|5||Non Coaching Consultancy Work||20||H||20|
|8||Relaxation – TV||6||M||3|
|9||Relaxation – Reading||4||M||3|
|10||Miscellaneous – Meals, personal work etc||30||M||25|
|Total Available waking hours (16 x 5)||80|
Once this is prepared, sufficient support systems must be offered to the Client to assist in the transition to a modified lifestyle.
It is quite possible that this exercise could be an eye-opener for the Client in helping him realise where time is being spent on ‘non-value’ adding activities. If the Client is able to genuinely discover this for himself, it should energise the Client to address and complete the high priority value adding activities with higher energy levels and with no undue effort.
The Personal Pull System
Oftentimes, we come across people who seem to lead charmed lives. They are able to accomplish all their tasks with consummate ease, and have time to manage their lives and do several things simultaneously. They have equanimity in whatever they do, and do not seem to be tense or rushed. Could it be that they have consciously or unconsciously mapped out their key stakeholders and are in harmony with what each stakeholder expects? And their equanimity (and success) comes from the fact that they are aware of their capabilities and have tailored their deliverables to meet the expectations of their stakeholders in a harmonious way?
Such a system at a Corporate Level is fundamental to the Toyota system of Management – the requirements of the key stakeholders – Customers, Employees, Suppliers and Shareholders are assessed carefully and listed out.
The workflow is planned in such a manner that there is no undue strain on the Company in addressing the demands of each stakeholder. There is no over or under-estimation of needs and all subsequent actions are harmonised towards a smooth flow (Figure 2).
On the other hand, conventional organizations overestimate customer demand and build large finished goods stocks. Similarly, they underestimate supplier capabilities and build large inventories. This leads to a large amount of time and effort invested wastefully.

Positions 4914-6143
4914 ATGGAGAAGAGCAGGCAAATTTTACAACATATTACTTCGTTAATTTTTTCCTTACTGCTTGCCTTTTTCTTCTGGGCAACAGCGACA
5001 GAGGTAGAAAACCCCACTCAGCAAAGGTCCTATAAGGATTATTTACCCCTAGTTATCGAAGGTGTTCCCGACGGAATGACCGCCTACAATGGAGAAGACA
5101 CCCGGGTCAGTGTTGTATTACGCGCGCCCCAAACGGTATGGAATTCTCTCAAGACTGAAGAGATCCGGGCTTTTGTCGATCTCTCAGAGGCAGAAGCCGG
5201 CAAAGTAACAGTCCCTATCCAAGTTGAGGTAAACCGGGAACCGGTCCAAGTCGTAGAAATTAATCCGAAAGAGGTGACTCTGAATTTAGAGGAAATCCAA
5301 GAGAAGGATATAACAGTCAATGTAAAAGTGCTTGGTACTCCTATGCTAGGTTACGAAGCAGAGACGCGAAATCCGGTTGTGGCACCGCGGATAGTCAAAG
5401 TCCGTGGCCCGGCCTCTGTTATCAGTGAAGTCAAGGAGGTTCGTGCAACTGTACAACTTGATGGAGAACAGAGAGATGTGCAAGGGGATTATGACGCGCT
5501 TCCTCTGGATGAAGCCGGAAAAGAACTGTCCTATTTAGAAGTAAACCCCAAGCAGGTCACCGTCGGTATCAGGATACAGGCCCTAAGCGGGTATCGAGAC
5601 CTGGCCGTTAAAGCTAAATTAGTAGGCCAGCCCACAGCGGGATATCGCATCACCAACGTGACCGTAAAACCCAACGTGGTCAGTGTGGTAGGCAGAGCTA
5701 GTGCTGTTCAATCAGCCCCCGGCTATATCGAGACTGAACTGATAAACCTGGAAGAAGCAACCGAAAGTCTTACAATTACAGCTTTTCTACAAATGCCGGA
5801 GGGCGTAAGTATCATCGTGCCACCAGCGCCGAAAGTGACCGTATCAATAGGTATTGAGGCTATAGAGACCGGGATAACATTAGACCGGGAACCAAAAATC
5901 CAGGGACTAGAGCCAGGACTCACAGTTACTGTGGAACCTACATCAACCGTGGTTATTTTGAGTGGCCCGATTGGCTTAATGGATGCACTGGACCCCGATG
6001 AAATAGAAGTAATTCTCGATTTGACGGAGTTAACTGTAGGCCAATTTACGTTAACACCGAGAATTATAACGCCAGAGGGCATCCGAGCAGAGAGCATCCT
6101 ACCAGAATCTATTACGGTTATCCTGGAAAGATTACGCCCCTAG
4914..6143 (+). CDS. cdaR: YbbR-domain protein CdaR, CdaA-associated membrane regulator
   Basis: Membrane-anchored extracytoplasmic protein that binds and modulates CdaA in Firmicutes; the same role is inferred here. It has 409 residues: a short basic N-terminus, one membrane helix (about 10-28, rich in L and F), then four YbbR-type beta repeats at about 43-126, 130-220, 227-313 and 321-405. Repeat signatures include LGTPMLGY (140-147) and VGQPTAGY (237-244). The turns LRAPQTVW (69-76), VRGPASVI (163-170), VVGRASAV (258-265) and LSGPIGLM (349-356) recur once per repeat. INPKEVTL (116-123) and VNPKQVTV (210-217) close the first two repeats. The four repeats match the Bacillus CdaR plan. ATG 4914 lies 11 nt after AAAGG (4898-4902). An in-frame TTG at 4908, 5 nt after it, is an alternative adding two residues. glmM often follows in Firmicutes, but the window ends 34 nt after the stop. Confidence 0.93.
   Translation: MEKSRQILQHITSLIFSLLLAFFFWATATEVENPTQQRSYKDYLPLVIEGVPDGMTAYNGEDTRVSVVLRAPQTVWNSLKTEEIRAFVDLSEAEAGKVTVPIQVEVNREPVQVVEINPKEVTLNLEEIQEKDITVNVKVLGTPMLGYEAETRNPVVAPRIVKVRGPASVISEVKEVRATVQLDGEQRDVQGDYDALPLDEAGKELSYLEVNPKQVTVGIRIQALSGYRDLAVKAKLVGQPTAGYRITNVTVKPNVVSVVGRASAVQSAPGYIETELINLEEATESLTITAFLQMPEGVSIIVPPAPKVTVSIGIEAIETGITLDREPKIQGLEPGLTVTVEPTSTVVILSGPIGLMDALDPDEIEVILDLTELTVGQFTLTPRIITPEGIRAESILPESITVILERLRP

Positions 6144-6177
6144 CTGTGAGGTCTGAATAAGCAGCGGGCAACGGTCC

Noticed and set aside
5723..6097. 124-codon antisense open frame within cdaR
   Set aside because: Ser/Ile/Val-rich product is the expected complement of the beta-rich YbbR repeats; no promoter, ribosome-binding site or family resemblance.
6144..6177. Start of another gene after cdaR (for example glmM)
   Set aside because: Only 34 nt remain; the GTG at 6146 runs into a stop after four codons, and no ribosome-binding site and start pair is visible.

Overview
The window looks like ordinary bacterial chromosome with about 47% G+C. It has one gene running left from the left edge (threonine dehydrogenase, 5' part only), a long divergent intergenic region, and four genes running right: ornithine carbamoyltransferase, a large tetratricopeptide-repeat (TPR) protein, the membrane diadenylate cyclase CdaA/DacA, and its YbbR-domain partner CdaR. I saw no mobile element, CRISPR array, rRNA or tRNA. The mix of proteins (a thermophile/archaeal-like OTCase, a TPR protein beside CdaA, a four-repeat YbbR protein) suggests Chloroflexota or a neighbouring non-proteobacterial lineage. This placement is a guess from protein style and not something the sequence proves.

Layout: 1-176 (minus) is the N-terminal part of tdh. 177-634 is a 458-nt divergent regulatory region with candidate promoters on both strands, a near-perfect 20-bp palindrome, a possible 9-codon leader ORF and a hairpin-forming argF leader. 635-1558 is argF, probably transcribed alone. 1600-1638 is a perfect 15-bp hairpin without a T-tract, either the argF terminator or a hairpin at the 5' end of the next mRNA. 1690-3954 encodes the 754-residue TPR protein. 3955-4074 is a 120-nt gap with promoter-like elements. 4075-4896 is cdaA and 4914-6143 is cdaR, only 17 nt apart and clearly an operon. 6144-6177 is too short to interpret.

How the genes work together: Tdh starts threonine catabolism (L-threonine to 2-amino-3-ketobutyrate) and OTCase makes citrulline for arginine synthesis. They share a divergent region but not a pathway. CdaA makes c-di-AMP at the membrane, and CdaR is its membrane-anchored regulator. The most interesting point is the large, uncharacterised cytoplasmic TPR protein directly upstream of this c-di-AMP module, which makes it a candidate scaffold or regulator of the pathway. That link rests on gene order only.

The Pull system perfected by Toyota ensures that the entire system hums along, with the pull from the customer defining all back-end action.
Can a similar harmony be created by fashioning a Pull System for the Individual?
A typical individual is suppressed to various pulls and pressures from stakeholders – Work, Family, Friends and Personal Goals. When there is an imbalance in the estimation of needs of each stakeholder, the ‘Self’ gets distorted as seen in Figure 3.
What could be done to re-establish harmony?
a) A careful reassessment of one’s capabilities is the starting point.
b) A reassessment of the expectations of key stakeholders is the next step.
c) Creating a smooth pull system that ensures that there are no undue pulls and pressures comes next.
d) At this point, it is possible that there could still be an imbalance in expectations from some of the stakeholders.
e) If so, an action plan using some of the tools and techniques listed above could help in working towards the balance.
If the exercise is properly executed, the harmonious self as shown in Figure 4 can be regained.
So what could be possible steps in creating the Personal Pull system?
a) Establish where the priorities at that moment in life are: Toyota clearly creates a Pull system around Customer requirements, and all other actions feed into that. In the case of a Personal Pull system, the priorities may vary depending on the individual and also on the individual’s priorities in life at that moment.
b) Create a set of actions that ensure that no stakeholder demand is neglected or over emphasised.
c) Manage and monitor the set of actions, using the techniques described above, or other appropriate processes.
d) Create a Personal Kaizen to improve the Flow and provide better service to the stakeholders.
There is no doubt that several techniques in Lean Management can indeed be applied for personal growth and productivity. Some techniques, like Personal Kanban, have already been honed into organized systems for self improvement.
The other techniques described in the paper could indeed be used and perfected for organized application. As my research did not find any systematic study in this field, except for Personal Kanban, the approaches suggested by me are fundamentally preliminary and would require further research for fine tuning and applicability.
If the approaches could be perfected, it is very possible that these techniques could open a new Client Segment – those who have been previously seen the efficacy of these techniques in manufacturing and would readily identify with them for application: as also other Clients who may not have been exposed to this system, but are drawn towards the holistic, harmonious and systematic philosophy on which the Toyota System of Lean Manufacturing is based.
Lean Thinking – James P Womack and Daniel T Jones
The Toyota Way – Jeffrey K Liker
‘ Personal Kanban’ – Jim Benson